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Chemistry

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BrO3- + 5Br- + 6H+ <--> 3Br2 + 3H2O

If 25.0 ml of 0.200-molar BrO3- is mixed with 30.0 ml of 0.45-molar Br- solution that contains a large excess of H+, what is the amount of Br2 formed, according to the above equation?

The answer is 0.00810 moles but I don't know how to approach this!
I have the final exam tomorrow. Pleas help me!
Thanks!

  • Chemistry - ,

    First, recognize that this is a limiting reagent problem. You can tell that when BOTH M and L of BOTH reactants are given.
    moles BrO3^- = M x L = 0.200 x 0.025 = 0.00500 (This one; i.e., M x L will get moles every time.)

    Now to find mols Br2 formed, we convert moles BrO3^- to mols Br2 using the coefficient in the balanced equation (dimensional analysis).
    So we would have 0.015 mols Br2 IF we had all the Br^- we need to react with all of the bromate ion.

    Now we do the same thing with Br^-.
    moles Br^- = M x L = 0.45 x 0.030 = 0.0135 moles bromide ion.
    Convert to moles Br2 using the equation.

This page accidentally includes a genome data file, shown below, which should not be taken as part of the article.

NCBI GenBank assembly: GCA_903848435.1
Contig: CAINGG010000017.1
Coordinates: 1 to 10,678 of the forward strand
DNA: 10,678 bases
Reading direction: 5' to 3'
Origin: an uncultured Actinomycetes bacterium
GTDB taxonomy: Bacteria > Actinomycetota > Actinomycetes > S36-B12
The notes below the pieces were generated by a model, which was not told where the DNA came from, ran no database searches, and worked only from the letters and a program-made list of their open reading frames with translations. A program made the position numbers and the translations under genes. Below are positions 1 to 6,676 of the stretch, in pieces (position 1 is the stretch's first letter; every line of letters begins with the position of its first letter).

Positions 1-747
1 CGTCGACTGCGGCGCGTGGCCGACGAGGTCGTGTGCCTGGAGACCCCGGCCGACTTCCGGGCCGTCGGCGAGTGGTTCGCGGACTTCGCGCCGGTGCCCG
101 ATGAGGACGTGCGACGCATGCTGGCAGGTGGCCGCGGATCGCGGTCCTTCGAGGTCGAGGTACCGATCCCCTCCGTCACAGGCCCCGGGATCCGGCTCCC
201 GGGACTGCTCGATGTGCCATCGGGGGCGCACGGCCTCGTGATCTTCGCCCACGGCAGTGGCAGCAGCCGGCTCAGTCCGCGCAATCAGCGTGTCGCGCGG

That will be
    0.0135 moles Br x (3/5) = 0.00810 moles.

    The smaller number means that one is the limiting reagent; therefore, 0.00810 is the answer to the problem. Check my work and check for typos.
    moles Br2 = moles BrO3^- x (3 moles Br2/1 mol BrO3^-) =
    0.00500 x (3/1) = ??

  • Chemistry - ,

    The explanation for the first part didn't copy so here it is again.
    Now to find mols Br2 formed, we convert moles BrO3^- to moles Br2 using the coefficients in the balanced equation (dimensional analysis).
    So we would have 0.015 mols Br2 IF we had all the Br^- we need to react with all of the bromate ion.


    moles Br2 = moles BrO3^- x (3 moles Br2/1 mol BrO3^-) = 0.0050 x (3/1) = 0.015 moles Br2 IF we had all the Br^- we needed to react with ALL of the bromate ion.

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